[amsat-bb] Re: Finding yourself on the linear transponders
kayakfishtx at gmail.com
Wed Jan 8 06:43:57 PST 2014
Bringing up a view of the entire satellite pass band can be very
enlightening when using a FlexRadio, FUNCube Dongle, or similar
device. What do you think about those people who run so much power
their signal sounds like garbage and images are seen and heard on
other parts of the passband? It's cool (NOT) to see the waterfall of
someone FM'ing AO-7.
Whistling and swishing across the passband is certainly annoying.
Equally annoying are those who pass after pass refuse to reduce their
power levels. I understand many people use stations designed for
working satellites at greater distances (i.e. 20,000 km vs 1000 km.)
Adjust transmit power accordingly, please. Good or bad, we live in a
In your post you mention that using computer control or using a series
of short dits are methods to minimize the 'swishing' effect. Both
very good options. However, as someone who does a lot of portable
operating, it is very annoying when I cannot ever hear myself because
someone is killing/hogging the transponder. Often it can be caused by
as little as two stations. I can usually gauge where I will be on the
transponder based on desired frequency. This comes with a lot of
practice manually correcting for Doppler.
I'm fond of Jeff KB2M's suggestion of moving off the pass band center
to "find one's self." The center of the pass band is not some magical
vortex guaranteed to produce rare DX contacts. For example, when I'm
portable I like to start around 435.875 on FO-29.
There's plenty of room for improvement across the board. We can move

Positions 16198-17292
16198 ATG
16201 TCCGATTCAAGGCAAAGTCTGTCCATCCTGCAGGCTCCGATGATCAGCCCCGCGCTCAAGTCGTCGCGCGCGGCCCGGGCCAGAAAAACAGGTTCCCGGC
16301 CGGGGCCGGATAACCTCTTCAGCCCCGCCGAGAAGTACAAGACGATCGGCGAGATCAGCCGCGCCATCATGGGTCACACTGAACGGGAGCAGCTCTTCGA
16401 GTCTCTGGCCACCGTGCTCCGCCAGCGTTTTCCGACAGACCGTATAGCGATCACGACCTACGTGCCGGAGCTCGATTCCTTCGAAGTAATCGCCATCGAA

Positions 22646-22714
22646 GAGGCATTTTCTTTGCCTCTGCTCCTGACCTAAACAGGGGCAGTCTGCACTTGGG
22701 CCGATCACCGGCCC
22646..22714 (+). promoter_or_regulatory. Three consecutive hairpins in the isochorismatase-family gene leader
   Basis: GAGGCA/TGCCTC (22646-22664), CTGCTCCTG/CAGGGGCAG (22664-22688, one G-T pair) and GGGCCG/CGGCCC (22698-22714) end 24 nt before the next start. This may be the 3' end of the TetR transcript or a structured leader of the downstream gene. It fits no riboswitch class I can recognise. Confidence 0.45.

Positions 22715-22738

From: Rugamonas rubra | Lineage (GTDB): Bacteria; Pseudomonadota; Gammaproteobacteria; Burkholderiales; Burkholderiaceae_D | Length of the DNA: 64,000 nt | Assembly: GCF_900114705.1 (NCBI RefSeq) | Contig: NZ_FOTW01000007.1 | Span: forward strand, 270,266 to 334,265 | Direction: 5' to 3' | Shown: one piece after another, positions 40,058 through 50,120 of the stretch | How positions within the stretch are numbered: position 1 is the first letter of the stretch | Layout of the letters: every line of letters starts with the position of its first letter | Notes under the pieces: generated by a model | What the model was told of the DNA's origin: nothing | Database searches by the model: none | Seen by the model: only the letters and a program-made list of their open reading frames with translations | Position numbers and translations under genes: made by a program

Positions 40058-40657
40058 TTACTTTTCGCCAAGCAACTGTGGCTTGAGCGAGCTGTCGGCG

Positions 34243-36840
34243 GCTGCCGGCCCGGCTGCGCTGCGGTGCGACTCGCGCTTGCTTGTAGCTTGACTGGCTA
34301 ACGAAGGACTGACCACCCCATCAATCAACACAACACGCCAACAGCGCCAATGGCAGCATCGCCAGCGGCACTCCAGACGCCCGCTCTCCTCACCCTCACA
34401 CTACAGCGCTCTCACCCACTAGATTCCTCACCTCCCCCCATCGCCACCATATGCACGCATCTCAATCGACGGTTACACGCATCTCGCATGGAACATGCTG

today's 'swisher' to tomorrow's elmer with the right instruction and
* Still learning every day and making mistakes.
On Tue, Jan 7, 2014 at 6:59 PM, Ronald G. Parsons <w5rkn at w5rkn.com> wrote:
> Perhaps it’s just me, but it seems like an increasing number of operators are trying to find their downlink by speaking into their mic while tuning up and down the band, often plus or minus 20-30 kHz. Not only is this disruptive to existing QSOs, it is not the most effective way to do it. My receiver has a panadapter with a 40 KHz bandwidth, and I can see these SSB signals swishing up and down, over and over.
> If you don’t have computer control of your frequency, set up a switch by which you can send a SHORT series of dits. Then don’t swish. Adjust your transmitter is steps of about 3 kHz. Send a burst of dits at low power and listen. If you don’t hear yourself, tune up or down. This way you will have an effective way to find yourself and you won’t interrupt other QSOs repeatedly.
> Once you find yourself, make sure you are not interfering with an existing QSO. Then refine your tuning until your frequency is nearly right. If you are operating CW, your done. If you are operating SSB, try holding a tone generator near your mic and adjust your transmitter or receiver until the tone on the downlink matches the tone generator.
> There is probably a free tone generator available for your smart phone.
> Better yet, try computer control of your transmitter and receiver. You can easily find an Elmer on the air if you need help.
> But, PLEASE. don’t swish!
> Ron W5RKN
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